Rethinking the Math

A tweet from Scott pointed me to an article from his local paper which discusses how community colleges in the Seattle area are rethinking the types of math courses required of their students. Currently about half of their incoming students must take remedial classes, and few of them even pass those.

About the same time a former student left me a comment on Facebook: “Today was day 10585 in a row that I didn’t use algebra.” I suppose that was his way of praising my skills as a math teacher. :-)

Anyway, the leaders of Washington’s community colleges are asking some fundamental questions about how much math, and what subjects, should be required, both to be admitted and to earn a degree. Their answer is that there is no one answer.

However, there are some bigger issues underlying that discussion, as well as the remark from my former student. The problem with the mathematics curriculum in our schools has less to do with the subjects taught than it does with how we teach the subjects.

For the most part, we teach mathematics as a mechanical process. For each problem, student build a machine, usually replicating the same machines created centuries ago, toss in some raw materials, and crank out the “right” answer. Now repeat the process twenty more times for homework and please don’t mention how bored you are.

Sometimes we dress them up the machine as an “authentic” problem (which is largely what Common Core tries to do). But kids realize pretty quickly that the extra words and faux “real world” language are nothing but diversions. Eventually we’ll determine the correct machine and necessary numbers, and crank away.

On top of that, we still for the most part ask kids to perform these mechanical processes on paper (show your work, and it better follow the same steps in my answer key). Rather than passing those tasks off to computers (including the one in their pocket) and instead spend the time on investigating real problems using mathematics as a tool to find solutions.

Solutions that are messy, often with the right answer being “it depends”, problems that are interesting, possibly personal to the kids, and which very often lead to even more questions.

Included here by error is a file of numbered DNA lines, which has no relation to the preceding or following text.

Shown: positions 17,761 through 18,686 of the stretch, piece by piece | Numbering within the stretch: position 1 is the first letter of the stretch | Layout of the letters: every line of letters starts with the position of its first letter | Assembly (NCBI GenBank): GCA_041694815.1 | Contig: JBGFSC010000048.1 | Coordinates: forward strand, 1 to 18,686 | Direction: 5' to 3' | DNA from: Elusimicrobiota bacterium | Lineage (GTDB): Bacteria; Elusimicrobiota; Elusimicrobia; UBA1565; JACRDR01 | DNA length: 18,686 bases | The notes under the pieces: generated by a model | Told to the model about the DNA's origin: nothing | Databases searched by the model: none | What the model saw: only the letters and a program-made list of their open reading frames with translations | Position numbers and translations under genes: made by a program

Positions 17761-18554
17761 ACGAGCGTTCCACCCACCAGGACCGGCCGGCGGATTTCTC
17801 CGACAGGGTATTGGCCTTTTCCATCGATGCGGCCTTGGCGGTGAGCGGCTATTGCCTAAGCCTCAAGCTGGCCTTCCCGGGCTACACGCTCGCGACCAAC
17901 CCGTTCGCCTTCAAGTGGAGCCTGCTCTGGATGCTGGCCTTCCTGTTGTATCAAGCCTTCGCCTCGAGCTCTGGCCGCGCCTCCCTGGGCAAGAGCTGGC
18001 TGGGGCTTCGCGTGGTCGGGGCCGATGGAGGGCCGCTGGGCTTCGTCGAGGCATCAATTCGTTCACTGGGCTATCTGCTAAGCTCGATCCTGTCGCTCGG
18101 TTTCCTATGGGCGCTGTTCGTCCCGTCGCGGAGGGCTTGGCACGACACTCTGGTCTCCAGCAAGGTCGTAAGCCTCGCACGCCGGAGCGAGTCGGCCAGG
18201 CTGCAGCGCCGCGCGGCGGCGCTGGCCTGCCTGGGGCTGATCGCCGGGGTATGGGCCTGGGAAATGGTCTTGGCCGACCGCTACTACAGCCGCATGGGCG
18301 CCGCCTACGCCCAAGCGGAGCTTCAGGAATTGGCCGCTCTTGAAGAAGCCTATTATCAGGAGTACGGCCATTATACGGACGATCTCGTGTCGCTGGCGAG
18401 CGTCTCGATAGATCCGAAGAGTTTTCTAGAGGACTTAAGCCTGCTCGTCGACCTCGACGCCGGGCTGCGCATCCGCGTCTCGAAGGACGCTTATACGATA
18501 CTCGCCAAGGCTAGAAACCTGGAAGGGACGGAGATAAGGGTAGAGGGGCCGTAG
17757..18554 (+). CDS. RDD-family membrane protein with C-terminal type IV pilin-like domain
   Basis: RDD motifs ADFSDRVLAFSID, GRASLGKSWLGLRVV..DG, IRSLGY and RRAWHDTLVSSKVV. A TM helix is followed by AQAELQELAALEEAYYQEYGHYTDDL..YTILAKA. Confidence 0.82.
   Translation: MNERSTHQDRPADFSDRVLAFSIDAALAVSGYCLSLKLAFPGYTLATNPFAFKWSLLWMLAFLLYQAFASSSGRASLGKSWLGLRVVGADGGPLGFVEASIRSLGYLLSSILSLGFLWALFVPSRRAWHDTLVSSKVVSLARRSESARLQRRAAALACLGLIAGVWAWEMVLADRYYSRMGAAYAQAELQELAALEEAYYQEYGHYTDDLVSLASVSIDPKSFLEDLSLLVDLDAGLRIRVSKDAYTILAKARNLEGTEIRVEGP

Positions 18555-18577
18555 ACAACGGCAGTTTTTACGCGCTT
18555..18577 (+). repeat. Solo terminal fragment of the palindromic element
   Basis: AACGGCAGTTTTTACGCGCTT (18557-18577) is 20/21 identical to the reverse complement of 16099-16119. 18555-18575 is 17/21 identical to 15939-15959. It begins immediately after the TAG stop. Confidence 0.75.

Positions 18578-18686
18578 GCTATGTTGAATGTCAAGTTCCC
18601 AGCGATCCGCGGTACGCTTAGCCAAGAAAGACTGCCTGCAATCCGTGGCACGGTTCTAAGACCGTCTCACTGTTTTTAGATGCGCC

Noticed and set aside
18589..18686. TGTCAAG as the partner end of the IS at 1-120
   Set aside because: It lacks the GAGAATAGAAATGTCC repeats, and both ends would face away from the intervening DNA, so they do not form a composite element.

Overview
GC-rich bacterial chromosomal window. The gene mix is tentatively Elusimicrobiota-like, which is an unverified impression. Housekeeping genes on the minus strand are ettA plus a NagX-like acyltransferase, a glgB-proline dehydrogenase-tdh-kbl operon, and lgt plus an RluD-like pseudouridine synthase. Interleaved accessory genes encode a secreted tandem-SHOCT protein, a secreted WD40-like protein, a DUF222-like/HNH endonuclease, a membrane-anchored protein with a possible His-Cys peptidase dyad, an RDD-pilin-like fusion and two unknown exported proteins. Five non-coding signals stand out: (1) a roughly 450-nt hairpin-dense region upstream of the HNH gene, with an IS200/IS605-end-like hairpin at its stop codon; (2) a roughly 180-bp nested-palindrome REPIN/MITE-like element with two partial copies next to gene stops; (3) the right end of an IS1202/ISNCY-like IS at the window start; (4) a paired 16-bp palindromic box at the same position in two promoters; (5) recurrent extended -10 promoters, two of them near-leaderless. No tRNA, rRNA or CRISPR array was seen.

I Guess It’s a Start

The title of this post pretty much tells you everything about the current state of digital textbooks: Students Find E-Textbooks ‘Clumsy’ and Don’t Use Their Interactive Features.

The writer is addressing the issue in colleges but that same statement applies to the online Social Studies textbooks we began using last year here in the overly-large school district.

I’ve ranted about this before but the fact of the matter is that the publisher in our case is offering little more than a digital reproduction of the hardcover book, and they still require us to purchase a minimum number of those analog versions.

The math textbooks our students will be using this year are somewhat better in that the material is largely in HTML, includes some video, and adds a few interactive features. However, as with those digital social studies books, the math textbooks are hit or miss when it comes to using them on smartphones and tablets, even those still running Flash.

I suppose you could view this in a glass-half-full manner, as a tentative start to the process of eventually having all classroom materials in a digital form. I’m just not sure that process is going to move very quickly since the publishers seem far more interested in protecting their markets and profits than they do about anything instructional.

If I was running this show, we would be putting some of the large chunk of the money spent every year on dead-tree books into creating online, open-source, accessible on any device instructional materials of our own.

It’s one of those big changes that could have incredible long-term advantages for an educational system accustomed to very short-term thinking.

TED-Ed: A Site Worth Watching

It’s not going to revolutionize education, flip the classroom, or replace teachers, but the new education site from TED looks like it could be a great resource.

TED-Ed (Lessons Worth Sharing), takes presentations from their collection and elsewhere, blends in some animation to give them more context and interest, groups the videos around nine subject areas, and adds some additional instructional resources.

Although many of the articles reporting on their opening this week compare this to the Khan Academy, TED-Ed is very different and much more substantial. For one thing, this new site is more about ideas and concepts rather than providing step-by-step instructions for rote processes.

Like Kahn, TED-Ed tracks your use of the materials. But instead of a self-assessment section based solely on multiple choice questions, the site asks users to do more in-depth thinking about the presentation they’ve just watched and offers additional resources to explore.